Dismemberment wasn’t Irulen’s thing, and it was some time before he got the head completely detached. The draining blood smelt like rotten death and feces. Irulen fought back his gag reflex as he held the head up to Max. The raven seemed to hesitate a moment, but then swooped down and clutched the ghoulish package. He flew with a fast speed as if he wanted to be rid of his burden as soon as possible.

Irulen moved closer to Farah and began delving his hands into a snow bank in an effort to clean off some of the blood. “Are you alright?”

She nodded. “I think so. My head hurts, and my hands. I still feel a chill.”

“You’ll come with me to Northforge, the city isn’t far from here. Then I can return you to Frostbridge via horse with a hired escort as soon as possible.”

“I do not know if I can go back.”

“Let me see your hands,” Irulen directed. Farah complied. He pressed her palms together and placed his still-wet hands over hers.

“What’s going to happen?” she asked.

“Ha, what do you think? Some magical bubble is going to pop up and envelope our hands?”

“Will it glow?”

“No, I’m sorry, but it’ll be a pretty boring ordeal – no glowing involved. Look, it’s already started.” A slight heat emanated from his hands, and he knew her hands would burn with frostfire, the pained feeling of exposing near-frozen parts of the body to sudden heat.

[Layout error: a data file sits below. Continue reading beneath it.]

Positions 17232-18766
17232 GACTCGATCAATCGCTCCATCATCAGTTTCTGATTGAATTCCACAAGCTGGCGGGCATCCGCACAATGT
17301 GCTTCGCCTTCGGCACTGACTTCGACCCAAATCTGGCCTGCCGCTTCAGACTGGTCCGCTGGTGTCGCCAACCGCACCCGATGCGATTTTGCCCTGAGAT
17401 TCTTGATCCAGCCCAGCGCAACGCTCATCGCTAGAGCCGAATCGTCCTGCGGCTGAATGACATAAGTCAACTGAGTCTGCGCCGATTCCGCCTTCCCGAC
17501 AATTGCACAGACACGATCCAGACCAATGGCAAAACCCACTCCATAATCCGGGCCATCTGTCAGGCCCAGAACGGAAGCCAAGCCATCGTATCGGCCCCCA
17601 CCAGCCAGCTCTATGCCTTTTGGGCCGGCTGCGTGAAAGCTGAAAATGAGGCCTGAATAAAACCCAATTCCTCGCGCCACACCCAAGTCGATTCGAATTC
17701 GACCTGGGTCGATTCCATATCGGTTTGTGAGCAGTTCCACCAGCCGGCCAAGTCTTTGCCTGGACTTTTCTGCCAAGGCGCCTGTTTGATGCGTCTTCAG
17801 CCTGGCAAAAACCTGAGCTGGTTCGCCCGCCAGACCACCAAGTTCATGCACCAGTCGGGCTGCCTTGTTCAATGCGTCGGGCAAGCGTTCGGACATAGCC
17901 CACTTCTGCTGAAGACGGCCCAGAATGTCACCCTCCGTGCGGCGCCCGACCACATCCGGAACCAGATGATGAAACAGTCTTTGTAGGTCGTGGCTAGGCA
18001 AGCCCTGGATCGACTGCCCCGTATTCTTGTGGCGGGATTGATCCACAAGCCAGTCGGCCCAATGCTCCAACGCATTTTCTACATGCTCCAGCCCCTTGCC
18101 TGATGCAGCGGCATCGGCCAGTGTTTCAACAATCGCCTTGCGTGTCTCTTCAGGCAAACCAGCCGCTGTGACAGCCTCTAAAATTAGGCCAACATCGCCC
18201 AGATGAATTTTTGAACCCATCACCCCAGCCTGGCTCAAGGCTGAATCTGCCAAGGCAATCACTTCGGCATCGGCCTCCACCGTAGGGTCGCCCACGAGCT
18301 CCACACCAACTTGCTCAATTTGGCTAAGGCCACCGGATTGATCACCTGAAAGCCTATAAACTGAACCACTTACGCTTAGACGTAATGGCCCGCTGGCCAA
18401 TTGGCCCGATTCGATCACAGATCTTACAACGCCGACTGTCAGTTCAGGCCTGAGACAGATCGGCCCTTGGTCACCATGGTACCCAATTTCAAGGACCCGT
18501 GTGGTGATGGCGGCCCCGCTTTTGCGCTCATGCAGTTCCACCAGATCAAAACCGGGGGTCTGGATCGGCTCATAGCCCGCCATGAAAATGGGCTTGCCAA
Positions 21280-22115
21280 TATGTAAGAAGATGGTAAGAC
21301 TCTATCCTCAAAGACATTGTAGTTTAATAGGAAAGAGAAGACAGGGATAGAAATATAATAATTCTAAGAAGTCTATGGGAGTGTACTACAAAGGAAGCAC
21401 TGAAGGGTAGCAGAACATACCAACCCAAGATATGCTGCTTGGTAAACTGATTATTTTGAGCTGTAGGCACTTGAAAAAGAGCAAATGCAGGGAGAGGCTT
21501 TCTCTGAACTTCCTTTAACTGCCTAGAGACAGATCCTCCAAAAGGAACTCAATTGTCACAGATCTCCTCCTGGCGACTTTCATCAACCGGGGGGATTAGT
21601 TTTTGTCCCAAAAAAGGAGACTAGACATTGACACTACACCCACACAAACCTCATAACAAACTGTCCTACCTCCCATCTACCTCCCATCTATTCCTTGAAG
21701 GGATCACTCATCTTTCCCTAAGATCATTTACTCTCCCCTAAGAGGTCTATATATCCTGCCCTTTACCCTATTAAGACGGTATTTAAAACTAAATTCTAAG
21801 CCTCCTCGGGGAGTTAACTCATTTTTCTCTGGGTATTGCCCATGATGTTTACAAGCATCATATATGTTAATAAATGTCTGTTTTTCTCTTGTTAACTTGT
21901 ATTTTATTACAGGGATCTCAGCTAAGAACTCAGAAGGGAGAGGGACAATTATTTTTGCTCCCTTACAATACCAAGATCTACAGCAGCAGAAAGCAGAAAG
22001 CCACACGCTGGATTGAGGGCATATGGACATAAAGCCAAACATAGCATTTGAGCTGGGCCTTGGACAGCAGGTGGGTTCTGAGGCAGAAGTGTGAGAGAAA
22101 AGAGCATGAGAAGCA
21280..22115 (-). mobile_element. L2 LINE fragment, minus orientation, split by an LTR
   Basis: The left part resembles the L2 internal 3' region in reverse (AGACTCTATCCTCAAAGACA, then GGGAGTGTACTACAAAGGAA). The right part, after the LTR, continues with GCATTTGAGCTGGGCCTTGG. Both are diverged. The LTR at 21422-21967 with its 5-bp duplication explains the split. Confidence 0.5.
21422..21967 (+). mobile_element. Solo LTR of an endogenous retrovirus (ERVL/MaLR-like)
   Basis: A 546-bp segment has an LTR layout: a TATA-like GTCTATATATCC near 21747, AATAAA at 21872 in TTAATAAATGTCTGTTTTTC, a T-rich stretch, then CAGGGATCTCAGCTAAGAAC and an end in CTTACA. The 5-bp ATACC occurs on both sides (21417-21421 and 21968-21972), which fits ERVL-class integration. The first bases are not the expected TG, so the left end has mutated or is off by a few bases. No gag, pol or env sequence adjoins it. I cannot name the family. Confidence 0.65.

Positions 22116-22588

Farah bit her lip at the sudden pain. The moment passed, and her teeth retreated back into her mouth. She’s so cute, thought Irulen, and this thought so inappropriate.

Speaking in dire formality, he gave her his prognosis. “Looks like we’ve saved your fingers in time. No need to deal with gnarly metallic instruments and the pains of amputation.” Noticing that Farah’s eyes wavered with concern, Irulen adjusted the register of his voice. Sounding more upbeat, he continued, “You probably don’t understand much of anything right now.” Irulen kept her hands locked between his. “You’re in shock. Let’s get you inside city walls and sit you by a warm fire.”

“Where are we?”

“We’re near the crossroads where all the roads of the north come together and lead into Northforge.”

“How far?”

“If we move fast, we can reach the city by the morning.”

Irulen pushed himself up onto his feet without letting go of Farah’s hands. They had thawed, but he figured to help her stand before letting them go. She allowed him to pull her to her feet, and they began their trek.